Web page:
Quick flashback: I’m 10 years old, thinking about being the first sub-six-footer in the NBA from Windsor, Ontario. Blasting through my sweet early ‘90s headphones, I hear:
You down with O.P.P.? (Yeah, you know me)
Who’s down with O.P.P.? (Every last homie)
Sigh. What a moving and lyrically majestic anthem.
When I think about companies who are currently focused on scaling out their sales organization or making specific tweaks to their already well-oiled sales machine, a few of the areas sales and operation leaders are re-evaluating are what I describe as P.P.T.
Who’s down with P.P.T? (Every last sales team-ey?)
Sorry. Couldn’t help it. Anyway, here’s a quick breakdown:
What is PPT?
Before we get into each more, though, a small reminder: Please don’t push aside strategy and training around any of the three pillars — this is absolutely critical for your team’s execution.
It will become extremely difficult to scale out an effective sales organization (not to mention grow revenue) without a sound training and strategy around your individual talent, processes and tools that enable your sales teams. All are absolutely critical to building and scaling a highly efficient and productive sales organization.
Below, I’ve outlined these pillars, along with a few exercises you can incorporate into your own strategy around them.
People are the core of your execution, and ensuring you have the right team members in the right functions is critical. If the people component isn’t on point, your sales house can begin to lose its foundation and impact stability (your sales culture). And nothing substantial will get done.
If you want to attract and retain the best talent that will help scale your organization, provide your people real-time feedback, daily encouragement, well-communicated career path options, professional development, a collaborative culture and consistent communication around them being an integral part of the company’s mission and growth. (I know, quite the list.)
As most are aware, getting the right people starts with hiring the right talent, too. A great exercise I personally complete when interviewing prospective candidates that might help you? (7 Traits To Look for When Hiring Sales Reps.)
As most realize, when processes are broken or sadly don’t exist, the ability to achieve the goals within your function can be severely hampered. So now is a good time to look in the mirror and ask yourself if you have the right processes in place to scale out your sales organization.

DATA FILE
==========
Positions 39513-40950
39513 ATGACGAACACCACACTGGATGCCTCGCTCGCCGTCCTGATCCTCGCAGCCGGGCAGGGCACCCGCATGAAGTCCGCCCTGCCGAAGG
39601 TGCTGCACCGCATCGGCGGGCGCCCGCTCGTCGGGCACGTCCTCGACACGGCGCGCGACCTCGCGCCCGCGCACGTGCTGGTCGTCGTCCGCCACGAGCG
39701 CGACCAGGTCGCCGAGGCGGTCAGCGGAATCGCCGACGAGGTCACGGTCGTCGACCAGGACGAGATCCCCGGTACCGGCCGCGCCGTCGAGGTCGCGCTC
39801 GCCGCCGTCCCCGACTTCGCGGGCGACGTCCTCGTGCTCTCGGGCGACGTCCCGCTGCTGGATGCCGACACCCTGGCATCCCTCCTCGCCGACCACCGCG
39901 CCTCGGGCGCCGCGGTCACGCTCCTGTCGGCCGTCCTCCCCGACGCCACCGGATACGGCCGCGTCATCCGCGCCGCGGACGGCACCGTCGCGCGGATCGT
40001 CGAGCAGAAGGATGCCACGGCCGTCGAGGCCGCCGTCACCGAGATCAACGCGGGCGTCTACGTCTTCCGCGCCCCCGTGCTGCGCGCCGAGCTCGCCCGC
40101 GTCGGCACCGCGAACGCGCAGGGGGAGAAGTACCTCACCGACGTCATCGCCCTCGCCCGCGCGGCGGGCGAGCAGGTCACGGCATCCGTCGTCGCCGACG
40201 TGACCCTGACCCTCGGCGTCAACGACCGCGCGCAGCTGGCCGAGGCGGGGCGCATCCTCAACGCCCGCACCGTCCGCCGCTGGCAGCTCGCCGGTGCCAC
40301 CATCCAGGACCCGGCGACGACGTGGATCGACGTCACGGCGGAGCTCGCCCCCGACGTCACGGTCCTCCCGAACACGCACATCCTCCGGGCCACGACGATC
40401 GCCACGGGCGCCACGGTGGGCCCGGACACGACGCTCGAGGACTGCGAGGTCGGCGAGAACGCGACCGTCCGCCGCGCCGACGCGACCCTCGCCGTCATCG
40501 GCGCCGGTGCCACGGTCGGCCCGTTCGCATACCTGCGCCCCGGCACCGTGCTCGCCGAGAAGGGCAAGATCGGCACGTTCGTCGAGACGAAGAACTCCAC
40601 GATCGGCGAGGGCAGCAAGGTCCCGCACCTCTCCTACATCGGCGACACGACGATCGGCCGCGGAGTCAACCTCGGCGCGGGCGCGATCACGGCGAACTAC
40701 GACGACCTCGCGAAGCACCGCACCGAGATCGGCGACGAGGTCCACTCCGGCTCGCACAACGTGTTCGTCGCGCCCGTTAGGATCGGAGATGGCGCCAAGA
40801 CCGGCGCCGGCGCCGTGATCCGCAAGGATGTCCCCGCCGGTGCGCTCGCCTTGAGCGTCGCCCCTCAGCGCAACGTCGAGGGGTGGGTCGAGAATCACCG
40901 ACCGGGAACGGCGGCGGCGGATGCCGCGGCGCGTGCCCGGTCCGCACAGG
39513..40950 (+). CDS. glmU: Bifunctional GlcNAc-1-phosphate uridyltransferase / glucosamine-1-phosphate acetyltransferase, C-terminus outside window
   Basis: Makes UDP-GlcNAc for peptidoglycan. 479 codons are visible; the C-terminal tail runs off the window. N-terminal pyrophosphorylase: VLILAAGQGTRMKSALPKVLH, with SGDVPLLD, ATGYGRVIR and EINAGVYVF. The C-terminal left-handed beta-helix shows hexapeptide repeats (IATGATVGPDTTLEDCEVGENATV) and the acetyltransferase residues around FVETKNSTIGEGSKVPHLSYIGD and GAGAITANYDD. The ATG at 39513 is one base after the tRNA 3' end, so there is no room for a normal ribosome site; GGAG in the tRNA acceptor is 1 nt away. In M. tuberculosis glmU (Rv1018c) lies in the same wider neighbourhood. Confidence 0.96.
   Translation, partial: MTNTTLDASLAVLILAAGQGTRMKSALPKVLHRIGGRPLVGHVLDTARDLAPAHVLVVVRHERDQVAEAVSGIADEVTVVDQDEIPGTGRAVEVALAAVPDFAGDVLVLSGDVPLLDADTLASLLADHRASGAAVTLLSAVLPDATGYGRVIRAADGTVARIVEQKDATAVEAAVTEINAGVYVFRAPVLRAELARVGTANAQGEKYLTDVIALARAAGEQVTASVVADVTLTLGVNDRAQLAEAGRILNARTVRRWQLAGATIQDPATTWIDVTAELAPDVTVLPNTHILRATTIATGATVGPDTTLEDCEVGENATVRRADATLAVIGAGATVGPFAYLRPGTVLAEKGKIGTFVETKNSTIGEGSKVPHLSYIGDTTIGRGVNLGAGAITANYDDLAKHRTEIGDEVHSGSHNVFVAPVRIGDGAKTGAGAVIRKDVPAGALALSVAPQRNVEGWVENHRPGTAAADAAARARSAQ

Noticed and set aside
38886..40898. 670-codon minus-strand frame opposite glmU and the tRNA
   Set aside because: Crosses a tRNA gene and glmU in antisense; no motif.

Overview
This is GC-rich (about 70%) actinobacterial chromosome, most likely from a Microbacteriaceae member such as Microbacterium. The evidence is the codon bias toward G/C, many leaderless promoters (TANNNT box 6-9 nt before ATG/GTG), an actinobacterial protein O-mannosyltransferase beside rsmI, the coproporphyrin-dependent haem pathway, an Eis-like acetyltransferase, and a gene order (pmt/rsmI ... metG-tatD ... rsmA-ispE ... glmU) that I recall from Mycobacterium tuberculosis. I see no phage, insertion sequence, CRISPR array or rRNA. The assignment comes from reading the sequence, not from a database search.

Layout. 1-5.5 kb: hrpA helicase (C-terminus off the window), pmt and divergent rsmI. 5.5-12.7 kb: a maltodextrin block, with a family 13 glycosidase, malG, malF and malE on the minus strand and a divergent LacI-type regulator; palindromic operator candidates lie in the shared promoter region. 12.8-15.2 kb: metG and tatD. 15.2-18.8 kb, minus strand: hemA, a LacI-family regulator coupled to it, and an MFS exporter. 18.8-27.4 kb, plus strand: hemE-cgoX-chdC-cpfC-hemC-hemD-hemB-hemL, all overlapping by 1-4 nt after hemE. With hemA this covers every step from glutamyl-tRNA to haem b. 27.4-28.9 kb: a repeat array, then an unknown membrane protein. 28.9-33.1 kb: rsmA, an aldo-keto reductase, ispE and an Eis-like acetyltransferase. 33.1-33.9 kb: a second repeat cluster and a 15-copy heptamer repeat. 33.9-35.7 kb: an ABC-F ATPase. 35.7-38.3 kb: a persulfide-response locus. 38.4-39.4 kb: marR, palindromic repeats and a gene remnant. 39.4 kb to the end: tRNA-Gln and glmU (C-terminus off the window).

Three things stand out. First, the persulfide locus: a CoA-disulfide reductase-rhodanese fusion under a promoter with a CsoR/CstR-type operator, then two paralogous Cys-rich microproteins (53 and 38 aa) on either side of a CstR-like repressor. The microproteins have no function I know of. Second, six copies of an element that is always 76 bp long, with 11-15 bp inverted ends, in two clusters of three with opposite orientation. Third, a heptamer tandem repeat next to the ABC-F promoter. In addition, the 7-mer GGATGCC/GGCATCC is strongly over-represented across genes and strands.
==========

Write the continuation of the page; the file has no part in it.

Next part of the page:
Ask yourself these questions to get started:
- Does this enhance our sales process or hurt it?
- What does our sales process look like?
- Does it accelerate the sale?
- Does it consider the customer’s buying journey?
- What is our training and development process?
- What is our lead development process?
- What is our qualification process around sales opportunities?
- Do we have a defined win/loss analysis process in place?
- How about hiring/onboarding?
In other words, do you have the right processes in place to ensure that you can deliver consistent results?
Then just make sure you’re clearly communicating those processes. One great method for this includes developing a service level agreement (SLA). When done correctly, this type of document helps to align marketing, sales development, account executives and your leadership team. (For more tips there, check out this post, featuring Wrike Director of Sales Development and well-known sales influencer, Alex Turner: Sales and Marketing Service Level Agreements: 3 Tips.)
Today, the sales world continues to be more competitive and challenging than ever before. Organizations across the world consistently work to create a “new normal” to keep up, relying on technology to drive serious increases in efficiencies, results and revenue profits.
Your sales stack technology should be dependent on your specific needs, business model and internal requirements. In other words, don’t just follow the technology buzz and fads. (Get more on that here: What to Consider When Building Your Sales Stack.)
That being said, it’s important to understand that companies should not forget the basics of selling. As much as you may want to, you cannot automate the entire sales process, and you cannot layer even the best technology on an inadequate sales process and expect it to drive additional revenue. Continuously piling on technologies is not your all-encompassing solution.
So…you down with P.P.T.?